Harmony Week, March 21 to March 27, marks our country’s rich multicultural identity.
This year's theme – “Everyone Belongs” - celebrates Australia’s cultural diversity. It’s about fostering inclusiveness, respect and a sense of belonging for everyone.
Amid the inevitable saturation of news around the war in Ukraine, and not to forget the continued global unrest in places like Afghanistan, Syria and Yemen, it’s challenging to pause and celebrate this year.
I was fortunate to be invited to unveil the National Monument to Migration of Australia in a special ceremony on Sunday, March 20, at the Australian National Maritime Museum.
The Monument is a major Museum initiative that promotes Australia’s multicultural identity Australia-wide. It features more than 30,000 migrant names engraved on a series of bronze panels that thread along our waterfront site at Darling Harbour, Sydney.
In recognition of Harmony Week, 1,281 new names (including 91 from Greece, my father’s place of birth) representing 73 countries were unveiled, thanks to 627 donations towards the Migration Heritage Fund, which supports the Museum’s efforts to share the national migration story.
Unveiling the monument was quite emotionally triggering, as it brought memories of my late father to the fore.
My parents made the journey to Australia after World War Two and the civil war in Greece, seeking a better life.
As a child, I saw firsthand my parents’ resilience and optimism, the support they had from the surrounding Greek community and the support they in turn gave others as passionate and active leaders in the community — because, of course, organisations like SSI were not around in those days.
My parents were hardworking and humble and, at one stage, even mortgaged our house to buy land to build a Greek Orthodox Church in Bankstown, which stands today.
I saw all the things they did to integrate into the Australian community while also continuing to embrace and celebrate their own cultural heritage. As their daughter, I am today very proud of my dual Greek-Australian heritage.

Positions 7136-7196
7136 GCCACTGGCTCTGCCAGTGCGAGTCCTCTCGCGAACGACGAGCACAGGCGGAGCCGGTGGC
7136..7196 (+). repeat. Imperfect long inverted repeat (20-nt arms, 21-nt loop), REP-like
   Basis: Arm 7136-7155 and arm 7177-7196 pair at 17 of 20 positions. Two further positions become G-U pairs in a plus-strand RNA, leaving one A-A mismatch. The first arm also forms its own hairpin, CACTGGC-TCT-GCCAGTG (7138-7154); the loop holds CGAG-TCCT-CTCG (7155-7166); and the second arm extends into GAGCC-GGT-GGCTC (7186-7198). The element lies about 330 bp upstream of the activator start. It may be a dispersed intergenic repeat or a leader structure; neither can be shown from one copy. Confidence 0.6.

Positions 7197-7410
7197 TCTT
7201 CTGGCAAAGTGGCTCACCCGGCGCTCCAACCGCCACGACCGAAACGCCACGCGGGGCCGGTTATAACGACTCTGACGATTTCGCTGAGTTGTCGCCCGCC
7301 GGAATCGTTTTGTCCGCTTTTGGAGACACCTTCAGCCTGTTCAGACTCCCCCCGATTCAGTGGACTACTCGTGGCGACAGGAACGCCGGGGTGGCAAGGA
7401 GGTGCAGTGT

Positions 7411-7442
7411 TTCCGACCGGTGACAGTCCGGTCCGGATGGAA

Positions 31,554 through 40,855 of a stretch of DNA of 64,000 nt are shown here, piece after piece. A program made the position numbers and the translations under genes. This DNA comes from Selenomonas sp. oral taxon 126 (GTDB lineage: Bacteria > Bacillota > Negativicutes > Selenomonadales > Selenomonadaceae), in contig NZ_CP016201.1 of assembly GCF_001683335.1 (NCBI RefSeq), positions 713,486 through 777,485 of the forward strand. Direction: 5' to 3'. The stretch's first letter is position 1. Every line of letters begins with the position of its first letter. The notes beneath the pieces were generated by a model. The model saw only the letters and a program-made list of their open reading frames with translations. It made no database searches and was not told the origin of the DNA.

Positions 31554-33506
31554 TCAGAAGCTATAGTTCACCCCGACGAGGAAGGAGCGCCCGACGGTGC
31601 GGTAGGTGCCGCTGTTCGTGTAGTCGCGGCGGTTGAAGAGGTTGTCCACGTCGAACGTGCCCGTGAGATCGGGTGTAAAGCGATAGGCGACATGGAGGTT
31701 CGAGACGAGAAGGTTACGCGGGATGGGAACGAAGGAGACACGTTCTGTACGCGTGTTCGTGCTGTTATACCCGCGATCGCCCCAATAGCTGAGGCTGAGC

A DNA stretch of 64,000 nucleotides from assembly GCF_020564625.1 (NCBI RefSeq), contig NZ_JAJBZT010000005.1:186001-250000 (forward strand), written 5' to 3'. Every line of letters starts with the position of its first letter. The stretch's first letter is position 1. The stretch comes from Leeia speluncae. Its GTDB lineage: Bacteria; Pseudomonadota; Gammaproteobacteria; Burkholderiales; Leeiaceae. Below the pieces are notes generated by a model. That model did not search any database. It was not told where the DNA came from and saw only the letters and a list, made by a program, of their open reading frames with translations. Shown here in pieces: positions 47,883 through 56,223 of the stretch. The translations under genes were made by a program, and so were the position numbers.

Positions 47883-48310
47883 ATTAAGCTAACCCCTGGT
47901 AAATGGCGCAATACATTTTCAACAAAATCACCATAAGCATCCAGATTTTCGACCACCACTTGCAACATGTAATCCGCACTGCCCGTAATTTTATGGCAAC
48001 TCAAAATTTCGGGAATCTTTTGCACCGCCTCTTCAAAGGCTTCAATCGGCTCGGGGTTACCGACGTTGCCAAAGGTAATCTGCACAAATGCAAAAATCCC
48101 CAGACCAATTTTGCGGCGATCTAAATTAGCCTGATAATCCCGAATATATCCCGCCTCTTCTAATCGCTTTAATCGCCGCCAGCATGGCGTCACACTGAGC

I first heard about the National Monument to Migration many years ago when it was called the Welcome Wall. My Dad had passed away, and the family wanted a way to honour him and his contribution, his memory, and his life. The story of the Katsaros family is now part of this exhibition of personal stories and family histories.
In recent discussions with the Museum, I became aware that not all countries were well represented on the monument, so SSI initiated a program with the museum called Honour a New Migrant.
It does cost to incorporate these stories on the monument, and we were aware that new migrants and refugees might not be in a position to fund this themselves.
So, as part of the initiative, SSI — along with Multicultural Australia in Queensland — helps identify individuals and families who might like to have their stories historically recorded in this way. The Museum provides the funds through its generous donation program.
Together with the Museum, we hope to develop a fully rounded collection of stories because a broad representation is vital to accurately reflect the richness of the migrant experience.
At SSI, we have the privilege of welcoming new migrants and refugees on their arrival to Australia and connecting them to services and programs that help them find their feet in their new home.
I am proud to say that 14 people we have come to know through our delivery of the Australian government’s Humanitarian Settlement Program were honoured on the monument this year. They come from Afghanistan, Iraq, Iran, Jordan, Samoa, Lebanon, Turkey and South Africa.
Migrants bring so much richness to our country and a warm welcome from the local community makes a big difference in newcomers’ sense of belonging. Appearing on the National Monument to Migration is an extension of that welcome to our diverse migrant communities. It says, “This is your home, and your story matters.”
Building awareness of the migration experience to Australia also helps promote understanding and greater community harmony. This Harmony Week, let’s welcome our newcomers and migrants as part of multicultural Australia’s wonderful success story.